We have no idea how we managed to accumulate all this stuff in the short time we have been married -- which
does not bode well for preventing reaccumulation in the future.
We headed back to Fort Myers the last week in March, spent a day or so preparing for Grandson Harrison's
spring break visit, and then gave ourselves a little vacation -- a stay at a Bed and Breakfast Inn in the town of Tarpon Springs.
Tarpon Springs was settled by Greek immigrants who fished and dove for sponges in the early years of the
twentieth century. Although there is only one sponge diving boat left in town today, lots of boats take tourists out
to see diving demonstrations, lots of stores along the sponge docks sell sponges and shells and Greek ephemera, and Greek
bakeries sell every kind of baklava a discriminating sweet tooth could crave. Greek men sit around in smoky coffee shops
for hours on end, and women go to the Greek Orthodox church where they light candles and sit in pews in the back to chat with
each other in Greek and watch the tourists to be sure they don't steal anything.
We had one of our most unusual dining out experiences ever, at a restaurant in an antique shop.
It was hard to tell what was for sale and what was restaurant furniture -- lava lamps and other kitschy light sources adorned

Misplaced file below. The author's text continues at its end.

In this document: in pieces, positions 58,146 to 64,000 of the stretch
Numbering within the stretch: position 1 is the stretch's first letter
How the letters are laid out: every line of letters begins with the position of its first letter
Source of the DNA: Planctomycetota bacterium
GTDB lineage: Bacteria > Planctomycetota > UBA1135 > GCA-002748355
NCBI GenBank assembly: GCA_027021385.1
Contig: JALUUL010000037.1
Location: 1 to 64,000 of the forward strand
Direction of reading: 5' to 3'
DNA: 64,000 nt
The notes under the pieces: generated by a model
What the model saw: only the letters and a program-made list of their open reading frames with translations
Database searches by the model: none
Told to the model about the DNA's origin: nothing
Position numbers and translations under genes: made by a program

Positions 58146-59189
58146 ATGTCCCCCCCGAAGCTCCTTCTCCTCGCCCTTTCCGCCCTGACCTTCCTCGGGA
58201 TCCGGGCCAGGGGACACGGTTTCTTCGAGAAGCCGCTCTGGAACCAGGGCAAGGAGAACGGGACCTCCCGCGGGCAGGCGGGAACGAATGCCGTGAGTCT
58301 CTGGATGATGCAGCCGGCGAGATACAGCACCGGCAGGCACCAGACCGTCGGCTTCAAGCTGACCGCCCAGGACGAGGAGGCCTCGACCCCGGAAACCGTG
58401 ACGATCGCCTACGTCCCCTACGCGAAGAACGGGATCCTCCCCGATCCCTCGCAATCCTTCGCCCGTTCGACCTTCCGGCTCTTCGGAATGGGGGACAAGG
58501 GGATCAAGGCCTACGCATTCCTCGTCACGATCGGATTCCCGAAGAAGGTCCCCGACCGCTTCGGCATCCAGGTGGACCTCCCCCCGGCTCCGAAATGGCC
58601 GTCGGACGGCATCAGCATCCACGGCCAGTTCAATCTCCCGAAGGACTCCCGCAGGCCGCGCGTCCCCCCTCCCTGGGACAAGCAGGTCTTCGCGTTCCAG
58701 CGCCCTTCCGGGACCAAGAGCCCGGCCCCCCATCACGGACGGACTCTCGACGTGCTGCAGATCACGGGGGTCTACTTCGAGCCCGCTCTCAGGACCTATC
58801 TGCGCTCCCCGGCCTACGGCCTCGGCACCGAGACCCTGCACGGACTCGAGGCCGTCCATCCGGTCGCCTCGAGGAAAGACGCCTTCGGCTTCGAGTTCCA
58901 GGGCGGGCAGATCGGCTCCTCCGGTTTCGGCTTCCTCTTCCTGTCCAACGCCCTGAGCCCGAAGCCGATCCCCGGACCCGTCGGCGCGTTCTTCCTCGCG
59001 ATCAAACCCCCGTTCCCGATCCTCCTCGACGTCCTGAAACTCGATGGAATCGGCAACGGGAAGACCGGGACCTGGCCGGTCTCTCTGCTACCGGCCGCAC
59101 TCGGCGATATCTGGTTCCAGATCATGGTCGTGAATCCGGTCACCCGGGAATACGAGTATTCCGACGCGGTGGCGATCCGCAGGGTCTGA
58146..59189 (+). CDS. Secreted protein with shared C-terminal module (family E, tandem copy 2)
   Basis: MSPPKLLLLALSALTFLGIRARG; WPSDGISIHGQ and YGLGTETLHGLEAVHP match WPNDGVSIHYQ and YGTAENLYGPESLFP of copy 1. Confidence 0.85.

the tables, which were all different, and stood as islands in a sea of flea market finds. Our waiter was an exeptionally
poised twelve-year-old boy, who we saw tossing a football out front with his father after he took our order. Later
we learned his father was the chef, his mother the hostess. Our waiter's younger sister and his five-year-old brother
were playing games in the shop while we ate. When friends of the parents came in for dinner, the five-year-old hauled
out a trophy he won for martial arts that was as tall as he was, and then he proceeded to demonstrate his award-winning kicks.
When the friends gave him a remote control car, he sent it weaving in and out among the tables of amused diners.
When the kids got tired, they just grabbed a quilt from a store display and laid down on an overstuffed antique sofa in the
middle of the restaurant.
The chef proudly told us that all three kids were getting straight As in both regular school and Greek school,
which they attend for two hours every day after regular school lets out. The restaurant is only open for dinner on Friday
and Saturday night, because he and his wife want to have weeknight evenings free to help with homework. We were charmed
by the family, and the food was fabulous, too, prepared and presented as creatively as the restaurant was decorated.
|Harrison at the helm